Wednesday, June 18, 2008

Evangelicals: "the worste caste of Christianity"

So it seems is how Anil Bhanot (head of the Hindu Council in Britain) describes evangelicals in a Google Hindu forum, according to Ruth Gledhill at the Times (UK). Anil Bhanot is a respected Hindu leader in the country:
Anil Bhanot is one of the leading Hindus in the area of interfaith relations and often speaks at state functions such as the Commonwealth Day Observance at Westminster Abbey. He is also a member of the Faith Community Consultative Council, which is about building good relations between faith communities in Britain. He has not yet responded to my query about this. He writes regularly for the Guardian and New Statesman, where a recent article discussed the swastika symbol as a sign of wisdom. Recently he wrote to Christian leaders in the UK, urging them to root out and stand against intolerance and religious dogma.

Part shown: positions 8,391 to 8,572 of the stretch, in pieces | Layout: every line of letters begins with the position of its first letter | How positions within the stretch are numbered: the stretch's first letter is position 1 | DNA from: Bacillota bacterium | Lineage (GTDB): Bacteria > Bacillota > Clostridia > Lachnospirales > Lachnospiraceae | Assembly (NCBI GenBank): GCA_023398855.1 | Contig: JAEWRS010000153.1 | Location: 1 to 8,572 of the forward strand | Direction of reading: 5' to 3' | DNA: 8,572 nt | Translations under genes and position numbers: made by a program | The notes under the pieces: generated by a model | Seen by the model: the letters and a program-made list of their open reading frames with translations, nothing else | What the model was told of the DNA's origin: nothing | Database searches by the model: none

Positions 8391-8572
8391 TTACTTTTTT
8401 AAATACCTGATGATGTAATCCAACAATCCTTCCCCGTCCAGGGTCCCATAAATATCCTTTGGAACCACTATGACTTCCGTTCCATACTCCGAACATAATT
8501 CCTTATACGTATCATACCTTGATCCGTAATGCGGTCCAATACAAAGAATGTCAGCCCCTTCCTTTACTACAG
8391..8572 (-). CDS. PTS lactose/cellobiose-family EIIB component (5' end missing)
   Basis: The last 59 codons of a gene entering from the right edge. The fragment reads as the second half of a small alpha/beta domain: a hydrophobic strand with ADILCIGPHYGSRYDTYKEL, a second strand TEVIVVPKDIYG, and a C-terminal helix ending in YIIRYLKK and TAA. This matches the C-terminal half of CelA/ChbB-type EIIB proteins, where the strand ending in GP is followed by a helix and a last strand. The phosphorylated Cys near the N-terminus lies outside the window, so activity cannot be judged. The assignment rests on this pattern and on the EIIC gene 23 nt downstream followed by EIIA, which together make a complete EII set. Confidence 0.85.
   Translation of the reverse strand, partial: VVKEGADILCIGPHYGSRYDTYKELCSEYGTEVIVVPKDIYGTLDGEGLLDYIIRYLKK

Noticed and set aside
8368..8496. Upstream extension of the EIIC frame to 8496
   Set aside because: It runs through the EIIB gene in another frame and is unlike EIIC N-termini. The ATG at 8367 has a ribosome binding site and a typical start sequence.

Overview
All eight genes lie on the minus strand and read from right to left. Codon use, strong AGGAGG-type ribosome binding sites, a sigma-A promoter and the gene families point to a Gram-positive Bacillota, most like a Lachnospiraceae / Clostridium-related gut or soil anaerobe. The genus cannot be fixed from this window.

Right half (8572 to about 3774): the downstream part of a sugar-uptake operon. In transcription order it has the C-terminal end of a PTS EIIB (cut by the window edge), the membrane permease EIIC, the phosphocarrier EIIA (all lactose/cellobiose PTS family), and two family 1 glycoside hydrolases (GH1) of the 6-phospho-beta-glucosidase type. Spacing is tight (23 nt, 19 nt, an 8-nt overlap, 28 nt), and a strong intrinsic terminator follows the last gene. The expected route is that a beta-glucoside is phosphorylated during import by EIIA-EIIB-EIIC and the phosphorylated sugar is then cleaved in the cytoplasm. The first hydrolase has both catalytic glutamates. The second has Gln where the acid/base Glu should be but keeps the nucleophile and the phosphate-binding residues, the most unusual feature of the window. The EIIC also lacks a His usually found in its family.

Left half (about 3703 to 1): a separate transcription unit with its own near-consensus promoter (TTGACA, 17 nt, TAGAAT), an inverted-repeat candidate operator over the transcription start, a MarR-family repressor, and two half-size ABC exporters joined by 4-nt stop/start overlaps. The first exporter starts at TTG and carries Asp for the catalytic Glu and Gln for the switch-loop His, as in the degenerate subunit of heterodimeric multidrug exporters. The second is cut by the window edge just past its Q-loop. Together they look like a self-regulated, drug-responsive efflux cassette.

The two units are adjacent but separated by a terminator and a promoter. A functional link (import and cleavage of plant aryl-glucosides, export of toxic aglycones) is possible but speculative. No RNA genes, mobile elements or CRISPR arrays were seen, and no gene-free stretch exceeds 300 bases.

If he's the same guy posting in the forums, then to his credit are the following ideas:

Condemning the caste system blindly makes one an Abrahamic slave
Christian missionaries are invaders and non-Indian faiths are predatory
Non Indian faiths are demonic
The second commandment (against graven images) as diabolical
Christianity has left the world poorer because Christians need to find enemies:
Further for your purpose I am not against the spirituality of any religion and Jesus contributed to world's spirituality but I am afraid those who created Christianity after some 300 years of his death have left the world poor for it.'
[Hmm. Someone's been reading Dan Brown. Links and fuller quotes at Ruth's blog]